within the organization at the time and his thankless task of trying to
build a championship-caliber team on a shoestring budget (seriously,
then-owner Calvin Griffith made the Pohlads look like the
Steinbrenners). Obviously he played a key role in drafting and
developing players like Kent Hrbek and Kirby Puckett, but he made a
number of other moves that would help shape the 1987 team. He was the
one who insisted that the Yankees throw in Greg Gagne as part of the
Roy Smalley trade, and demanded the Angels throw in Tom Brunansky as
part of the Rob Wilfong-Doug Corbett deal. He also found guys like Larry Hisle, Bobby Darwin, and Doug Corbett (who, like I said, was instrumental in bringing Brunansky to the Twins). Brophy
was one of the original members of the Twins’ front office when he was
hired in 1961. He was later fired by then-team president Howard Fox in
1985 (the two never did get along), and he served as a scouting
assistant for the Astros before his ill health forced him to retire in
1996. Sadly, he passed away in 1998.
- Brad Radke will be inducted into Twins’ Hall of Fame
It’s not a big surprise that longtime fan-favorite RHP Brad Radke is going to be inducted into the Twins’ Hall of Fame in a pregame ceremony on July 11th. Radke was the anchor of the starting rotation for 12 seasons, and was really the only decent starter the Twins had for the longest time. Although he was never considered a big star by anyone outside of Minnesota, he did make one All-Star appearance in 1998 and finished third in Cy Young voting once in 1997 (behind Roger Clemens and Randy Johnson). As a soft-tossing righty, Radke never really had what you would consider dominant stuff. He was, however, famous for his circle changeup that changed speeds during its trajectory (and was once clocked at 56 mph). It was this changeup that he reportedly taught a young, struggling Johan Santana and, well, we all know how that story ends.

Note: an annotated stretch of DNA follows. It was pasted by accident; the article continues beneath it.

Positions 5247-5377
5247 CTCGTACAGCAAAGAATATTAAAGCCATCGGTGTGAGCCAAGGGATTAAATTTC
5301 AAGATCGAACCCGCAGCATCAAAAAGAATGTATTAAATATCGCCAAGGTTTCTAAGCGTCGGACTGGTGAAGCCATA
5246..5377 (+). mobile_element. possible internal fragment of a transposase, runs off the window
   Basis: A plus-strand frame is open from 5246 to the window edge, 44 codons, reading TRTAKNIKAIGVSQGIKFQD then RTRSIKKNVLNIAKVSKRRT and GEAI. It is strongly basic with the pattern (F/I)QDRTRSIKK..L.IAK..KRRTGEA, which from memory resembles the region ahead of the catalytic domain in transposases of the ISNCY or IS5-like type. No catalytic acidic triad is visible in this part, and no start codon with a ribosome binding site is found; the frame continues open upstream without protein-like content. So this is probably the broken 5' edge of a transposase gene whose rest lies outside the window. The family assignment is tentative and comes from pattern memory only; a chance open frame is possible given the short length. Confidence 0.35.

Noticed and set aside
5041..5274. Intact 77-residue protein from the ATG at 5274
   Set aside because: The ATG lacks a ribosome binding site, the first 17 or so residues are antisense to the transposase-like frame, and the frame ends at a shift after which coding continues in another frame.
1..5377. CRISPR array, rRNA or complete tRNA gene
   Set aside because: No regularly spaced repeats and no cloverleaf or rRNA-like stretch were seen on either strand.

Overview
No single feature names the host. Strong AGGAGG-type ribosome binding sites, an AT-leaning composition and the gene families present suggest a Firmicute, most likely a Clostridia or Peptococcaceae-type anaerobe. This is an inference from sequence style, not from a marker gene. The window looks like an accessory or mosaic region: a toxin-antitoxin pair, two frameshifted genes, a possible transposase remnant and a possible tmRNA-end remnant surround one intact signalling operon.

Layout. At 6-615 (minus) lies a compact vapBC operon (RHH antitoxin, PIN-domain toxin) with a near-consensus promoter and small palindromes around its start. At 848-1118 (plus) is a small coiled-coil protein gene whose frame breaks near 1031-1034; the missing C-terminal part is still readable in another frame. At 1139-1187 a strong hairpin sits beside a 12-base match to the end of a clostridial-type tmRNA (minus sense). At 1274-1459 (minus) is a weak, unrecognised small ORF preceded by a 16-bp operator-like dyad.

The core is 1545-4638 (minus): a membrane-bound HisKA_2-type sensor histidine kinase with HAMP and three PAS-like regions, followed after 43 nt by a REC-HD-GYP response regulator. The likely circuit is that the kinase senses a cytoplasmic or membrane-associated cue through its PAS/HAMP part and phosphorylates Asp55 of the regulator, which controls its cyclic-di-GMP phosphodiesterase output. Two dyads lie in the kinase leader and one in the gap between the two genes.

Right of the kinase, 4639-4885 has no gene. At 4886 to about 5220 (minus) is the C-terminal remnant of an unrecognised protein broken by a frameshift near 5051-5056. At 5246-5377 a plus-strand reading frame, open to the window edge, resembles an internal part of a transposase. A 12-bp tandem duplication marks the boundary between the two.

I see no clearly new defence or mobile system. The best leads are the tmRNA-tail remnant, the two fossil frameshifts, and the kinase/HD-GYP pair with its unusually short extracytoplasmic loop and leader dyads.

Radke had pretty decent stuff, though he never threw particularly hard ( I doubt he ever hit more than 90 mph on the radar gun). He was mostly known for his excellent control, walking only 445 batters in his career. Unfortunately, he also had a reputation for giving up the gopher ball, having surrendered 72 homers in his first two seasons (although he was much stingier later on, giving up a grand total of 326 in his career). At one point there was even a commercial for a video game that proclaimed itself to be “real as Radke” that showed him watching one of his pitches leave the ballpark (I can’t remember which game this was, nor can I find any video anywhere).